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Wattage to Make Creating Hardware Easy as Playing a Game

More and more people might be making their own electronic devices these days but the technical skill required means building hardware is still limited to dedicated hobbyists and professionals.

Jeremy Bell wants to change that.

“The idea is ultimately to democratize the creation of electronic things,” Bell says. “When we look to the future, everything is going to be personal, everything is going to have an IP address.”

Bell is the cofounder and CEO of Wattage, a Toronto-based startup that wants to make hardware design as easy and accessible as a game.

The idea is pretty straightforward: users would design a piece of hardware, using a browser-based interface, by choosing from a vast number of different modules – both components and controllers.

“Kind of like electronic Lego blocks,” Bell says.

Inside each device “there’s what we call the brainboard,” Bell says. Also known at the OneWatt, it will provide the computing power for the system. The circuit board has physical slots which makes adding expansions easy, Bell says.

Eventually, he sees Wattage offering several different “brainboards” with varying levels of computing power and price points.

“It should have enough horsepower for someone to create some pretty sophisticated stuff,” he says.

Once a Wattage device is ready to be shipped to customers, it will be put in a custom box made through a mix of laser cutting and 3D printing that’s intended to make the devices look as good as consumer products.
 Bell says he got the idea to start Wattage when he was a partner at design consultancy Teehan+Lax. Influenced by the Maker Movement, the company had set up a small lab.

“What I saw was a lot of people would walk into the lab and walk back out,” he says. “Seeing people want to express themselves but not be able to do it.”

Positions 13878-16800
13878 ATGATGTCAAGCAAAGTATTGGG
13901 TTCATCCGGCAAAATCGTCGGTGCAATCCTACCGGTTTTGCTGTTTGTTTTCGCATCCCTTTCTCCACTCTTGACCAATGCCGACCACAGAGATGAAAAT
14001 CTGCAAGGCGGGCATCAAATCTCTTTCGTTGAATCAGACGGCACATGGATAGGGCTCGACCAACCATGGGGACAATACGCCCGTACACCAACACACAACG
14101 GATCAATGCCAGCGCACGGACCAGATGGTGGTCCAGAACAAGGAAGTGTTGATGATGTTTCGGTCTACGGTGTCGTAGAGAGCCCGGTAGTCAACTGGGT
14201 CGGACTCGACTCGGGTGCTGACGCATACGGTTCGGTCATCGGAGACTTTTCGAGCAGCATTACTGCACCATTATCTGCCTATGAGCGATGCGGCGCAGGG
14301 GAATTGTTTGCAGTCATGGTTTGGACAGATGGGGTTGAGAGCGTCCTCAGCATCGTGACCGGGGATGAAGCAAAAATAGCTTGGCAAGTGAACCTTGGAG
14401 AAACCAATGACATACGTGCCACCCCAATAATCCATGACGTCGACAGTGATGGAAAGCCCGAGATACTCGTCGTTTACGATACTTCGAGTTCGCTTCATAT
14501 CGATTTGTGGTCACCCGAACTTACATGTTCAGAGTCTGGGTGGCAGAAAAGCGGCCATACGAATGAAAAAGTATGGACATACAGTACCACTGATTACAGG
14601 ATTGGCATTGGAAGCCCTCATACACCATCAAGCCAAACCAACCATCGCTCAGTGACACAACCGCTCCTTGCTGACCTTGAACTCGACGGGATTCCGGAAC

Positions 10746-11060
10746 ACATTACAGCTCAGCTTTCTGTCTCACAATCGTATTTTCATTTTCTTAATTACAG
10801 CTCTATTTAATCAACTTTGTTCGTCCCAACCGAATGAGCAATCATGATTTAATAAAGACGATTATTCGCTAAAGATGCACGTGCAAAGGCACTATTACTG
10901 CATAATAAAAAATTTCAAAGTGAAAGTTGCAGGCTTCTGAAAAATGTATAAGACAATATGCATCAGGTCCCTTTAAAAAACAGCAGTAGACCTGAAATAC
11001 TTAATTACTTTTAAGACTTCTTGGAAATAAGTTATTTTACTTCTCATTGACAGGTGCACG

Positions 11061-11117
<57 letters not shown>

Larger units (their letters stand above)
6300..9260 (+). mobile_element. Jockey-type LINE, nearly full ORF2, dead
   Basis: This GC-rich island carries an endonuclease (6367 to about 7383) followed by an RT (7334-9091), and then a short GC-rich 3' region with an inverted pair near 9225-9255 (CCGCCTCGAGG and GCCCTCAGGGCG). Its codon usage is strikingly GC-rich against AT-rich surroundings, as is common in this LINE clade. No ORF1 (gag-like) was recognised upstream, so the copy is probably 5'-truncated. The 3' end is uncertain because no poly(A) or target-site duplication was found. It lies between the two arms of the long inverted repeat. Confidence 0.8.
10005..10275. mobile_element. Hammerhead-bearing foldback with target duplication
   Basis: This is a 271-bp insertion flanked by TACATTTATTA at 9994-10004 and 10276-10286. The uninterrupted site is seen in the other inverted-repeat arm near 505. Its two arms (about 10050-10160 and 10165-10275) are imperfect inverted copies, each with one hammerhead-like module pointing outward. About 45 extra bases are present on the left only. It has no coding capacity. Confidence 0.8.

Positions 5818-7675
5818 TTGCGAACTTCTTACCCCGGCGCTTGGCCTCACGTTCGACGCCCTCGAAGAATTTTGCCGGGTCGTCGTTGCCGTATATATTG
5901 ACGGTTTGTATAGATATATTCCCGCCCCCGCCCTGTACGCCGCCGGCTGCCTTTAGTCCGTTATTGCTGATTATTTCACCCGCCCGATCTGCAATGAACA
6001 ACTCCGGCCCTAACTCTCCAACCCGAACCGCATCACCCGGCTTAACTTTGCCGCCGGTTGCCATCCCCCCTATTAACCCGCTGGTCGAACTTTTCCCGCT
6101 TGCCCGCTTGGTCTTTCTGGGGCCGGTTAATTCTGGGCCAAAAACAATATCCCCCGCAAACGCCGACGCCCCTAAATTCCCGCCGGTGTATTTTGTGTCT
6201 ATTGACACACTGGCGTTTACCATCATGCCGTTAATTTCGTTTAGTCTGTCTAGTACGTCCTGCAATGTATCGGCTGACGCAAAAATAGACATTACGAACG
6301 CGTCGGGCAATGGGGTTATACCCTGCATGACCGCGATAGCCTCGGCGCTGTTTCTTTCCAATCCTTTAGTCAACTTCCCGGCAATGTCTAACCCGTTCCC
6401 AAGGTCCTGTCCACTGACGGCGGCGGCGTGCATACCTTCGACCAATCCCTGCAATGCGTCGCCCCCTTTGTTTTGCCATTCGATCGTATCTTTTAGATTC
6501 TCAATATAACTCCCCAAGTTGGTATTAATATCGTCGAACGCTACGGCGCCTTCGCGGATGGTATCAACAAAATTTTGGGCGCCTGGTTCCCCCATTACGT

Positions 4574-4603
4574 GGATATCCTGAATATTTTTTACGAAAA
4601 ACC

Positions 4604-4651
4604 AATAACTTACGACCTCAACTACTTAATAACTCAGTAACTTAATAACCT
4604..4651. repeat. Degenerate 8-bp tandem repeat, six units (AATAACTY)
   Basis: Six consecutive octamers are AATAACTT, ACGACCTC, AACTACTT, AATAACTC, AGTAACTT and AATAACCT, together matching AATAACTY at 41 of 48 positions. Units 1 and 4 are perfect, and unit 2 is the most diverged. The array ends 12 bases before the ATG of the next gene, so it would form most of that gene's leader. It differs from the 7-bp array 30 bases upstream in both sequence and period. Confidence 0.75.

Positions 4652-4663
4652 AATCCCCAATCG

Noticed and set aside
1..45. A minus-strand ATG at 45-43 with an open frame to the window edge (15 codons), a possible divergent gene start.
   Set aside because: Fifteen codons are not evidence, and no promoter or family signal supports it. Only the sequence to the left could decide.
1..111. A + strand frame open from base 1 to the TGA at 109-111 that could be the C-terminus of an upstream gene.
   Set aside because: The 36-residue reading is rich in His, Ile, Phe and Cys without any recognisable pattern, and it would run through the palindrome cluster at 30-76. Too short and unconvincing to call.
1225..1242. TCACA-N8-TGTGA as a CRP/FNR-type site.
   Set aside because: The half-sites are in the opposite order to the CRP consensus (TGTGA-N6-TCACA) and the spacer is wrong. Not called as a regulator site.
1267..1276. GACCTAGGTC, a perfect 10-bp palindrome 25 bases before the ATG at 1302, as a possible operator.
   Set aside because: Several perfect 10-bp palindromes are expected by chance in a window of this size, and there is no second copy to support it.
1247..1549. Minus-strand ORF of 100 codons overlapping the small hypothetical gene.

So what can people build with Wattage? So far, Bell says ideas include a podcast streaming device, which he describes as a “modern twist on the radio”; an “idea around tactile puzzles and games” that involves proximity sensors; and creating tactile controllers for DJs and musicians who are currently using their laptops or tablets during performances.

But once Bell gets Wattage out to the public, he expects the type of things being built to become more and more diverse. His goal is to make as many components as possible available and he says, the more customizable Wattage devices are, the better.

“I think people are going to be creating all kinds of crazy stuff,” he says.

The Wattage team now consists of four people and it recently joined the Cossette Lab incubator in Toronto.

Bell says he’s aiming for to release Wattage early next year. Right now, he’s starting to raise money and he wants “to start engaging with people who want to shape how this goes.”

While things are “coming together nicely,” he says there’s “still a lot of work to do.”

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